HOW DO WE EMPOWER CITIES TO BECOME DIGITAL CITIES?
Inspirational Message of Senator Sonny Angara
DIGITAL CITIES PH AWARDS: Best Practices in eGovernance for LGUs
Friday, October 12, 2018| Jose Rizal Hall, PICC, Pasay City
WHILE WE CONTINUE TEACHING STUDENTS GEOGRAPHY, HISTORY AND SOCIAL STUDIES USING MAPS THAT DIVIDE HUMANITY INTO COUNTRIES, THE WORLD TODAY SHOULD BE SEEN AS A COMPLEX WEB OF CONNECTIONS. AND IN THAT WEB, CITIES—MEGACITIES, IN FACT—ARE BECOMING MORE IMPORTANT, MORE DECISIVE TO HOW THINGS MOVE, CHANGE AND EVOLVE IN THE WORLD.
Parag Khanna, a Senior Research fellow at the New America Foundation, wrote in 2011: “The 21st century will not be dominated by America or China, Brazil or India, but by the City. In a world that increasingly appears ungovernable, cities—not states—are the islands of governance on which the future world order will be built.”
Let’s look at the numbers. According to the UN, up to 55 percent of the world’s population now live in urban areas, and is projected to increase to 68 percent by 2050. Historical data shows that while the world’s urban population was only 751 million people in the 1950s, today it has already ballooned to 4.2 billion. That means nearly half of the world’s population are technically city-dwellers.
According to the World Bank, more than 80 percent of global GDP is generated in cities. In fact, one Citylab article calculated that if you add the GDP of the ten largest metropolitan cities in the world, it would be bigger than the entire GDP of Japan and Germany combined.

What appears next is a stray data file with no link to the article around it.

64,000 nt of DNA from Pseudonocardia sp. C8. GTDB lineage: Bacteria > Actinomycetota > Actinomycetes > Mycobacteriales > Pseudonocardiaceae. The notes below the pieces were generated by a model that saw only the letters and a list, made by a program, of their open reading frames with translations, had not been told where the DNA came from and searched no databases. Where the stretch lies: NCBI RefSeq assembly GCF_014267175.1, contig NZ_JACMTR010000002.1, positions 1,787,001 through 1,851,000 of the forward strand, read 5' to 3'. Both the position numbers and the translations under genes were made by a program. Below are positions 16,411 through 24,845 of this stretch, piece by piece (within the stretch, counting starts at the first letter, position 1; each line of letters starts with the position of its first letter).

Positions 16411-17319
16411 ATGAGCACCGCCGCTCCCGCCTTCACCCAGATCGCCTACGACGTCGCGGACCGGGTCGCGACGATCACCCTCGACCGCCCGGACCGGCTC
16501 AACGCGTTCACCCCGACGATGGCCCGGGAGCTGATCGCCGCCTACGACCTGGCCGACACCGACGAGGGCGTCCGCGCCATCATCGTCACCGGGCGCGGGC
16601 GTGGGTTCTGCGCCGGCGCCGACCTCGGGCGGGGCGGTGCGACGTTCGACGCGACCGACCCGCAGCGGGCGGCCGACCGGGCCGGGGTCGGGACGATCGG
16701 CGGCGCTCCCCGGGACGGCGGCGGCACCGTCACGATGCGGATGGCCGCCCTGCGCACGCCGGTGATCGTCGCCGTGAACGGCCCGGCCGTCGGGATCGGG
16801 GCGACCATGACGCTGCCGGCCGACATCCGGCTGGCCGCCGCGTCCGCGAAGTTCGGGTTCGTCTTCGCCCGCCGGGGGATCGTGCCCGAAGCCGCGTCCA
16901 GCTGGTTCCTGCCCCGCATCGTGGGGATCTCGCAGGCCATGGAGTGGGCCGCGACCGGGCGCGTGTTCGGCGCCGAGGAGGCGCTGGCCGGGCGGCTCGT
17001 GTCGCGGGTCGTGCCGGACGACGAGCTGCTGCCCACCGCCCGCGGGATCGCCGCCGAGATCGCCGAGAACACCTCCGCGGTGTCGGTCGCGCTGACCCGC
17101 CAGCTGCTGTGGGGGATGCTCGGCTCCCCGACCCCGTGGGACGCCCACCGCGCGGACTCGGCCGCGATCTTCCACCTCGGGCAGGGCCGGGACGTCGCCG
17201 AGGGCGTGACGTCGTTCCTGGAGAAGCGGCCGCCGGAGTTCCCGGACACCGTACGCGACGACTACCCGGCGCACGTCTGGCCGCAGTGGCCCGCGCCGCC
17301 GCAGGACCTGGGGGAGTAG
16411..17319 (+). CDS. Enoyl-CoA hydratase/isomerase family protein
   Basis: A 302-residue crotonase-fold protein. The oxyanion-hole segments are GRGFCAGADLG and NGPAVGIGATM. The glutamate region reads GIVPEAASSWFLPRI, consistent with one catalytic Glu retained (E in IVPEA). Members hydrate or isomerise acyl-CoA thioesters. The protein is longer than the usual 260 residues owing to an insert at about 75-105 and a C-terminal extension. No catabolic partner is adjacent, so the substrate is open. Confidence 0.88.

There are various reasons for such developments, but I think chief among them is the advent of connectivity through ICT and the Internet.
ADMITTEDLY HOWEVER, WE’RE STILL GOING THROUGH THE STEPS TO IMPROVE ICT CONNECTIVITY IN THE COUNTRY.
We remain in the lower tiers of global internet speed indices (97 out of 125 for mobile speed, 84 out of 135 for broadband per Ookla speed monitor) averaging only 14 to 17 megabits per second. The slow speed takes away potential revenue of small businesses and disrupts essential online government services. Consider how lagging networks waste a full working week (4-5.5 days) per year according to a 2013 study by storage company Sandisk.
Government expenditure must be towed to match private sector investment on ICT infrastructure, where we have a little over 16,000 cell sites funded exclusively by telco companies compared to Vietnam’s 70,000 and China’s million invested by both state and private firms. For a single cell site to be assembled, more than 20 permits are needed combined with an 8-month waiting time and all with the risk of being denied by homeowners’ associations.
THIS ISN’T TO SAY HOWEVER THAT THE “ICT REVOLUTION” IN THE PHILIPPINES HASN’T BEEN GAINING MOMENTUM OVER THE YEARS.
In fact, we’ve achieved strides, especially now that an entire department—the DICT—is focused on making that revolution happen all over the country. We are now seeing the first, albeit slow and rocky, steps in the roll-out of the DICT’s Free Internet Wi-Fi program. But we’ve also registered gains in some of its projects like Rural Impacting Sourcing and Tech4Ed.
Likewise, we have witnessed the breakthrough 400% growth of average internet speeds in the country—the most in ASEAN in the last 5 years And soon, due to the efforts of Acting Secretary Rio, Jr and his team at the DICT, we could be welcoming a third telco player on or before December this year.
BUT WHILE EFFORTS ARE BEING DONE ON THE NATIONAL LEVEL, MUCH MORE IS DEFINITELY HAPPENING ON THE GROUND. LGUS—PARTICULARLY CITIES—ARE ALREADY LEVERAGING THE POWER OF ICT CONNECITIVITY FOR GOOD ENDS. IN FACT, THAT’S WHAT WE ARE CELEBRATING TODAY—CITIES WHO ARE MAKING BIG MOVES IN THE DIGITAL SPACE.